I was slammed out of the blue ten years ago by a stroke that could have been prevented if I’d know the facts. Don’t let that happen to you or someone you love. Today, June 9, is APS awareness day – APS, the acronym for Antiphospholipid Syndrome, the blood clotting disorder that caused my stroke. It’s a great day to start learing the facts.
I remember feeling like the doomed heroine of a bad sci-fi when I first learned the cause of my stroke – an unpronounceable, incomprehensible disease: ‘Antiphospholipid Syndrome,’ or APS. I’d never heard of APS. Nobody I knew had ever heard of APS, even most of my doctors had never heard of APS.”
APS can be life threatening.
Here are the facts:
• APS is a blood clotting disorder. In patients with APS, the body releases antibodies that cause the blood to clot when it shouldn’t
• As a result, APS is a common cause of miscarriage, blood clots in the legs (deep vein thrombosis), the lungs (pulmonary embolism), heart attack, and stroke.
• It’s also an autoimmune disease. Like lupus and other autoimmune diseases, APS can “flare” at times, causing weakness, fatigue, achy muscles and joints, especially when we’re are tired or stressed.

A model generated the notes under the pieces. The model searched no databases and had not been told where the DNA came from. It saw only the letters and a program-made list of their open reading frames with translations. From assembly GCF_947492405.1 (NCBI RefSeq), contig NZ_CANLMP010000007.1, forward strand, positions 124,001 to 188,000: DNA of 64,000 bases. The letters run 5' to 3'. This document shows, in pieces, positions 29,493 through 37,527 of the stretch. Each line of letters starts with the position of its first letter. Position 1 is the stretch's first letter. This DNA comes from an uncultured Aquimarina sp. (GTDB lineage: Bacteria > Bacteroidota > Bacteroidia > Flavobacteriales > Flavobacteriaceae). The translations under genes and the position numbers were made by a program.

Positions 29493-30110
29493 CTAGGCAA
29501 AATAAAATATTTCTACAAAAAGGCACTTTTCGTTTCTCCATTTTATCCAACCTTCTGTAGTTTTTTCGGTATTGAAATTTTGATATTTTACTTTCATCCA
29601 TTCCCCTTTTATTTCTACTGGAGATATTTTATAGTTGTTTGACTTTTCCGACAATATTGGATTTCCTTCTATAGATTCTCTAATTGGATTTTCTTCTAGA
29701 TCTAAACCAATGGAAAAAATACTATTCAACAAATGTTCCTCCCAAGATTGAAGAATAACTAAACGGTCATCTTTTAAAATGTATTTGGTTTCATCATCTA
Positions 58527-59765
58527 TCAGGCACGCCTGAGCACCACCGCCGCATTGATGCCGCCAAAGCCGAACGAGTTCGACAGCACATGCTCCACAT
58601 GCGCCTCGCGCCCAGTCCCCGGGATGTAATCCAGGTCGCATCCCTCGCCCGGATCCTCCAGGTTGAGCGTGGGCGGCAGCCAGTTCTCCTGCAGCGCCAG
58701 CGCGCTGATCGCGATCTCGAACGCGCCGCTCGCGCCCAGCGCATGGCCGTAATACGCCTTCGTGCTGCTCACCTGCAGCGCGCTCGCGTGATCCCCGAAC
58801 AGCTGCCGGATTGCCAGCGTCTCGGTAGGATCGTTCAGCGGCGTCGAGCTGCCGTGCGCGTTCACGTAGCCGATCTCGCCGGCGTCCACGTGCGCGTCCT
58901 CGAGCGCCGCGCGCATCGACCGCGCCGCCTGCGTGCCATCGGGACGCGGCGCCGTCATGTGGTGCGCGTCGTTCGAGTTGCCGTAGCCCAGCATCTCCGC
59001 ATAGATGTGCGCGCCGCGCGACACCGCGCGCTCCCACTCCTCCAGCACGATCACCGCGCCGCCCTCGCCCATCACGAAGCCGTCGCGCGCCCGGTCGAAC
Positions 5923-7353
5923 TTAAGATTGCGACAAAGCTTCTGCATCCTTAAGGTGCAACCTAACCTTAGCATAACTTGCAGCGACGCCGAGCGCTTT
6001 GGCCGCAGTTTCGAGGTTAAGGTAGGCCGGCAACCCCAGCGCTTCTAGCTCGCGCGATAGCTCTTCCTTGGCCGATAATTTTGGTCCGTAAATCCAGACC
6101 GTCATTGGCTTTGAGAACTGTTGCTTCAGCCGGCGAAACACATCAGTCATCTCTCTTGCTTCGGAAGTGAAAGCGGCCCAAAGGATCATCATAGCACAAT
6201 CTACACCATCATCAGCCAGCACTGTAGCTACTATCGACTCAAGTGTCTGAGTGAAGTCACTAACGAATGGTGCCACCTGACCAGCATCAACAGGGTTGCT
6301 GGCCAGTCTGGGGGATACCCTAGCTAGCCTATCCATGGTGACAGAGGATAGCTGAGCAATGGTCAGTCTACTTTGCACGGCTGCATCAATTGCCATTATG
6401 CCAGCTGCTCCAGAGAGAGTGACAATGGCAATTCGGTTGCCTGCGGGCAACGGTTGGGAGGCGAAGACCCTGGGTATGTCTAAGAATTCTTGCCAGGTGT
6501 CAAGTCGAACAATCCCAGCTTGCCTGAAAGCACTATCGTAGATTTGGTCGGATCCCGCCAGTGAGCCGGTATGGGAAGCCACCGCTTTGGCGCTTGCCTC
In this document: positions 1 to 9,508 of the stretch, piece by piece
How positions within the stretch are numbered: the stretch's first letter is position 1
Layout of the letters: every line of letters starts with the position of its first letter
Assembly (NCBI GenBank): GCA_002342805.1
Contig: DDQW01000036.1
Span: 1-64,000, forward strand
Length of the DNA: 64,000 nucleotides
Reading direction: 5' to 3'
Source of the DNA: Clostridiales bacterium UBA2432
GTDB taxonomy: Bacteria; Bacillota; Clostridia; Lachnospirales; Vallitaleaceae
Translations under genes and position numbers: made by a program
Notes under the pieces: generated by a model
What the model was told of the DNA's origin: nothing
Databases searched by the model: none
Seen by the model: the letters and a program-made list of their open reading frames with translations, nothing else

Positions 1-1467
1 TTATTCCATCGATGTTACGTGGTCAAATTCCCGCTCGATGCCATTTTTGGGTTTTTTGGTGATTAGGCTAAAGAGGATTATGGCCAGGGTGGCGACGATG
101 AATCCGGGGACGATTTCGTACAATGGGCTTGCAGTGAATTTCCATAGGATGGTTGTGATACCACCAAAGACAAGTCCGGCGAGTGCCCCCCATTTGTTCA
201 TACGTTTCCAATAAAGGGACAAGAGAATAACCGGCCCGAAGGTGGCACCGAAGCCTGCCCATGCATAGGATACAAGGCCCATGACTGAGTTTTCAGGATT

• APS is sometimes found in conjunction with other autoimmune diseases, particularly as lupus.
You may not have heard about APS, either, but you need to know.
• One third of strokes occurring in people under 50 are due to APS. Mine was one of those.
• Estrogen in the form of birth control pills and hormone replacement–perfectly safe for most women–can be deadly for women with APS.
• It’s estimated that 15-20% of blood clots in large veins (deep vein thrombosis, including pulmonary embolism) are caused by APS.
• Some 10-25% of women with recurrent miscarriages have APS. If properly diagnosed and treated, many of them can have healthy full-term babies.
• APS is a major women’s health issue: 75-90% of those affected by APS are women
• APS isn’t rare. It’s estimated that one to five percent of the general population has APS.
That’s about two to six million women, comparable to the number of women living with cancer.
Awareness is growing. When I started trying to research APS in 2002, shortly after my stroke, the only information I could find was a booklet from the Hughes Foundation in England and Medline articles heavy on doctor-speak.
My resource page has further information about APS. Even more information is available from the APS Foundation of America as well as trusted medical sites like the Mayo Clinic, the the National Institute of Neurological Disorders and Stroke (NINDS), and genome.gov. APS now even has its own Wikipedia page.
There are also several on-line support groups: the Antiphospholipid Syndrome International Support Group (APLSUK) based in the UK, and APS-Syndrome, both run through YAHOO, and the support forum sponsored by the APS Foundation of America.